But while we're being technically-accurate (or experimental anyway), I've read more than once that often-times the mesocyclone is actually in a decaying phase (collapsing) as a strong tornado the assertion that the meso is "obviously in the mature stage" just because a powerful tornado is happening, isn't gospel.

Just food for thought...
Pouncing on Shane!!!

The mesocyclone is properly defined as a thunderstorm scale-vortex. You measure a component of the mesocyclone using a radar. You see evidence of it in cloud structure.

The mesocyclone is not defined as a rotating updraft, nor is it defined visually by cloud. The mesocyclone circulation extends beyond the boundaries of cloud, and consists of three-dimensional air motions...updraft, downdraft, sidedrafts, etc. The vortex can be open, closed, tilted, have varying "diameters" at different heights, twist, turn, spiral, and even be multiple-vortex.

That said, I don't really care if someone looks at an upside-down wedding cake updraft and calls it a meso. In fact, I use the term "low-level mesocyclone" (a smaller and more intense vortex) to describe the visual pre-tornadic phase of a supercell - occlussion downdraft having completely encircled a portion of an updraft, with violent upward motion in the center of the cloud base.
Is this argument not the same as looking at a satellite picture, and saying "that's a mid-latitude cyclone", or "that's a hurricane"? Technically, they are the cloud features associated with those systems, but they are not actually the system per se.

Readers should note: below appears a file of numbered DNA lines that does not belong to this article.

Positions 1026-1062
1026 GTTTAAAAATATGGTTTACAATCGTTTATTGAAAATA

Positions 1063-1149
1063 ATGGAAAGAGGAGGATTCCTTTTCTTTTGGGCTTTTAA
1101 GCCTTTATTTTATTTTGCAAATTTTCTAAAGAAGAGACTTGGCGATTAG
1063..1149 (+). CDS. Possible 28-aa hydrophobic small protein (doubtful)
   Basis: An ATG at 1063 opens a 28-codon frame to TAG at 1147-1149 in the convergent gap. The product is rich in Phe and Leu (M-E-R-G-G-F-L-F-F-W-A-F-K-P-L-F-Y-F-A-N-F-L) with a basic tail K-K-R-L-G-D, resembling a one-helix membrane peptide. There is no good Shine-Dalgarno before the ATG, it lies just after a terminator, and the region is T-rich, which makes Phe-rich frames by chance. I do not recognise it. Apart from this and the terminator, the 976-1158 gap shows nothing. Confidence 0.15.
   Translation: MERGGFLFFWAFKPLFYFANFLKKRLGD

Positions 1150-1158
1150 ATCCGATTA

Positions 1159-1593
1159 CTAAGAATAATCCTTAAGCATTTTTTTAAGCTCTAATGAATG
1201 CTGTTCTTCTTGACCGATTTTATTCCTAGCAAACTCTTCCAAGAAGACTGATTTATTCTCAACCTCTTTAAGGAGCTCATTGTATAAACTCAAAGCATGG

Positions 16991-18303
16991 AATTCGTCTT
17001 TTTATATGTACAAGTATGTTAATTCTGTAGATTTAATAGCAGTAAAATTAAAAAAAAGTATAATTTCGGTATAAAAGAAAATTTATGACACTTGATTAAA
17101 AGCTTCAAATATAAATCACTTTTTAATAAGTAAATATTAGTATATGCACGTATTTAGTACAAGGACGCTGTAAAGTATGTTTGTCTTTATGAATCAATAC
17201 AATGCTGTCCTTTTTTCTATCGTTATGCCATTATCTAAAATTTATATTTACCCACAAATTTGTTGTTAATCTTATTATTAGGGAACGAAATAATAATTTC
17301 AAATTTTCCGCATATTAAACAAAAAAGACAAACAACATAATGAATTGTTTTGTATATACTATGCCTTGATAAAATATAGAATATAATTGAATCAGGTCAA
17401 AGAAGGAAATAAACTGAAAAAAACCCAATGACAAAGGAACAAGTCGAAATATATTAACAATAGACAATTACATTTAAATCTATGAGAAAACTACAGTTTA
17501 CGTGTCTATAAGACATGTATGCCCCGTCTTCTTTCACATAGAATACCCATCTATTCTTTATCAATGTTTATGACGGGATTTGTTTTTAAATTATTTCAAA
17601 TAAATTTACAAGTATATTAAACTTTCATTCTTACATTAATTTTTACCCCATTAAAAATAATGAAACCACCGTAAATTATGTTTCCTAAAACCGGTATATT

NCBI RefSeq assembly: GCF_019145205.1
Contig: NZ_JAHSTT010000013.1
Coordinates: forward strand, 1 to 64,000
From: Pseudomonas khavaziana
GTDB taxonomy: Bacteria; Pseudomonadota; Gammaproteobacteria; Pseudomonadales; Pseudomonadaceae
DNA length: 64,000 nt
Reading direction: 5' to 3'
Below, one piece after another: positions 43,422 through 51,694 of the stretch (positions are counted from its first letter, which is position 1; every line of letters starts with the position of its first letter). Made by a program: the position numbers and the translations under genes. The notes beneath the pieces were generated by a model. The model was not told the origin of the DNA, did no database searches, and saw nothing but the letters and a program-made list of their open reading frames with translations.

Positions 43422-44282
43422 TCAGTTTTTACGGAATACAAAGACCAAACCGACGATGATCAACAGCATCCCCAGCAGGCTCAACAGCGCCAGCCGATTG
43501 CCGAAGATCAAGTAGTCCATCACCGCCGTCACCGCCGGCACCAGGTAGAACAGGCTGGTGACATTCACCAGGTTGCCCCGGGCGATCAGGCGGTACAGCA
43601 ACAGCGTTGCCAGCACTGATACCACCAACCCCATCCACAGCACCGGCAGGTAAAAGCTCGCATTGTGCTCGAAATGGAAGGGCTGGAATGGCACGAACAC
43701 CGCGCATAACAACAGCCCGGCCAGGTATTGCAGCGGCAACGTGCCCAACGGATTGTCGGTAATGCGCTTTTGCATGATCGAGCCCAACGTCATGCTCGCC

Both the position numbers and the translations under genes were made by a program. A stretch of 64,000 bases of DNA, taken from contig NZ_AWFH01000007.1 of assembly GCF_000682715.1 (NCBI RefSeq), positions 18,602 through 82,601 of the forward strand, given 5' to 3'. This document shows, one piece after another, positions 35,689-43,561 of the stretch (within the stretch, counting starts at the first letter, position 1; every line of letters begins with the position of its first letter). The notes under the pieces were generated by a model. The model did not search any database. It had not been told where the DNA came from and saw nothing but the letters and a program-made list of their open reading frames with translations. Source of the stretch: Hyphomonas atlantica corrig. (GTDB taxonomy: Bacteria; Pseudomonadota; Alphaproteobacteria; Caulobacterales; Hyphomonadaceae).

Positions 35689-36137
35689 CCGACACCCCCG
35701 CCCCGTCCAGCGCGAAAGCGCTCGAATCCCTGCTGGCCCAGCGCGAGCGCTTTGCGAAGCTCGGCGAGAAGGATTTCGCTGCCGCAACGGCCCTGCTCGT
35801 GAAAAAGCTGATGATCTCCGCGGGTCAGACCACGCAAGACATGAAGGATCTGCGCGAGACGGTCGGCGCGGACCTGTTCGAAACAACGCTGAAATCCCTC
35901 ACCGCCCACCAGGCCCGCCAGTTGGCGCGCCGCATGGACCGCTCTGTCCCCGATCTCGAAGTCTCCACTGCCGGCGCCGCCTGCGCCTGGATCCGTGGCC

Meso-scale has its own classification as size, as we all know - the term "mesocyclone" should really mean a cyclone on the scale of 1-100km. However, it's really been "pinched" to solely describe rotation within thunderstorms.

If you can't "see" a mesocyclone as such, then you can't really "see" a mid-latitude depression on a satellite picture.
Are we seriously having this discussion? I say mesocyclone all the time. What else are we supposed to call it? I have heard virtually (no pun intended David W.) every serious chaser on here call it a mesocyclone at one time or another. We aren't the NWS and we aren't watching radar when we are talking about first hand visual accounts. I think everybody is forgetting that the purpose of language is to communicate thoughts and ideas. Nobody is getting confused when you call the storm scale rotation in the updraft a "mesocyclone". It's not like the readers at home are saying "what the hell is that, you can't see a mesocyclone in person".